As with most sports, competitive bodybuilding germinated with men. Eugene Sandow, celebrated today as the “father of modern bodybuilding,” pioneered the exhibition of physical mastery in the late 1800s. His influence effected the first organized weightlifting competitions, followed soon after by the first official bodybuilding competition in 1901 in London, featuring Sandow as one of the judges, of course. Today, Sandow’s legacy lives on as the statuette awarded to the winner of the annual Mr. Olympia competition, the most prestigious in the world (“History of Bodybuilding” 2).
The male category in competitive bodybuilding commonly encompasses three different categories: Physique, Lightweight Bodybuilding, and Heavyweight Bodybuilding. The former presents its competitors in board shorts and exhibits a more typically sought-after male beach-body; the latter two occasionally go by different names, depending on the organization, but nonetheless, they consist of what most envision upon hearing the term “bodybuilder,” wearing smaller, swimmer-type bottoms, and ensure fairness by separating weight classes. In addition to Eugene Sandow himself, many well-known male names originate from the competitive bodybuilding world, including Lou Ferrigno, Ronnie Coleman, and, of course, Arnold Schwarzenegger.
Women in Bodybuilding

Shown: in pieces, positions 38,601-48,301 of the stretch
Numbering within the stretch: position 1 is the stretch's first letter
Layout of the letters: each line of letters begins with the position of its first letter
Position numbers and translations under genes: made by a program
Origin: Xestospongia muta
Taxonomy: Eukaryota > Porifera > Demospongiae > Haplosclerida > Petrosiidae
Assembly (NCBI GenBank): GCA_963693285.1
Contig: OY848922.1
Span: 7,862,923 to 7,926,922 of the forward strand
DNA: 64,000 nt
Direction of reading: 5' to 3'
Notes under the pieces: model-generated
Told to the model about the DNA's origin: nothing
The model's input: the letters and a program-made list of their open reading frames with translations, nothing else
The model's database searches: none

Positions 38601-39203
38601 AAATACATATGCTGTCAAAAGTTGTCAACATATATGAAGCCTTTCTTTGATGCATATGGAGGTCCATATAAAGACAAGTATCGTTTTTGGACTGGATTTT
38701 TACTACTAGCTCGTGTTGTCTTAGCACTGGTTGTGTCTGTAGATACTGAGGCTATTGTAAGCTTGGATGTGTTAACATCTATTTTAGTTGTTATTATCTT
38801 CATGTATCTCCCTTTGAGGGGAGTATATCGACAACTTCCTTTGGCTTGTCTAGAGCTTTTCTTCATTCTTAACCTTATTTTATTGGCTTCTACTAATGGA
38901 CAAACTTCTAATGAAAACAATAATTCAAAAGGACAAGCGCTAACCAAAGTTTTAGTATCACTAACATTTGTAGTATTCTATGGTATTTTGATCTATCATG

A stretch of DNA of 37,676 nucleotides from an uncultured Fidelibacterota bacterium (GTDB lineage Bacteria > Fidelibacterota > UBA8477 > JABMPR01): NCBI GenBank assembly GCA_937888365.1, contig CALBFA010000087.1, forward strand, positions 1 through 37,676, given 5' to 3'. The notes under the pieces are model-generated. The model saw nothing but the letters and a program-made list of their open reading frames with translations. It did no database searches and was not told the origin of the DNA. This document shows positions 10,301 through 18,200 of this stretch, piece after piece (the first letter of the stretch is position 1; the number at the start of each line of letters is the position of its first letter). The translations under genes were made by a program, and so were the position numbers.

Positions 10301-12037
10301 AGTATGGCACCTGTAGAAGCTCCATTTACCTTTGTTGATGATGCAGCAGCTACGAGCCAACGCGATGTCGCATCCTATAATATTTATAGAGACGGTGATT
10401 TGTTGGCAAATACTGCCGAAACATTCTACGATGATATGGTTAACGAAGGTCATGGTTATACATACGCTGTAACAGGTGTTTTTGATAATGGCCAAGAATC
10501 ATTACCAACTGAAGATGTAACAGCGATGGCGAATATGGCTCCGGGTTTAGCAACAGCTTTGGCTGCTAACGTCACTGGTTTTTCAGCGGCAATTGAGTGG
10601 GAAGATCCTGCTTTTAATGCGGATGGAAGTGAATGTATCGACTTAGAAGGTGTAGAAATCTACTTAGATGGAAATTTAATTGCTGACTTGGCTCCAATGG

In 1979, women formally infiltrated the proverbial “boys’ club,” with female competitors allowed on stage for the first time (Hunter 11). Bodybuilding magazines began assenting to the female presence first with Kellie Everts, who initiated the movement earlier in the decade. Although the female faction of the sport initially only encompassed the Bodybuilding category, which, realistically, closely paralleled that category’s male correlative and attached the unfortunate stereotype which still recurs today when a female bodybuilder calls herself a female bodybuilder, women’s competitive bodybuilding has since expanded into almost twice the variety of the art’s male trailblazers (39).
The stage now affords competitive opportunity for women with virtually any personal body preference, with most organizations hosting categories for Bikini, Fitness, Figure, Physique, and Bodybuilding, exhibiting levels of muscularity and leanness scaling upwards in the same order, with several height or weight classes within each to ensure fairness. Every female competitor wears a resplendent, custom-made bikini, of which style varies depending on their category, along with hair and make-up to match, tying together the complete final sculpture (54-56). Along with Kellie Everts at the forefront, some prominent female names out of the industry include Dana Linn Bailey, Amanda Latona, Pauline Nordin, and Ashley Horner.
How It Works
In addition to sculpting themselves to satisfy standards of their chosen category, competitive bodybuilders also must choose an official organization within which to compete, and whether to hire a coach or even join a team of other competitors who train under the same coaches. Both national and international organizations exist, and athletes choose an organization to participate with based on several personal factors, such as where they live, whether they use performance enhancing drugs or choose to remain natural (since some organizations test for drugs and others do not, and an “even playing field” depends on working with a tested organization if the competitor does not use drugs themselves), their status as amateur or professional, etc.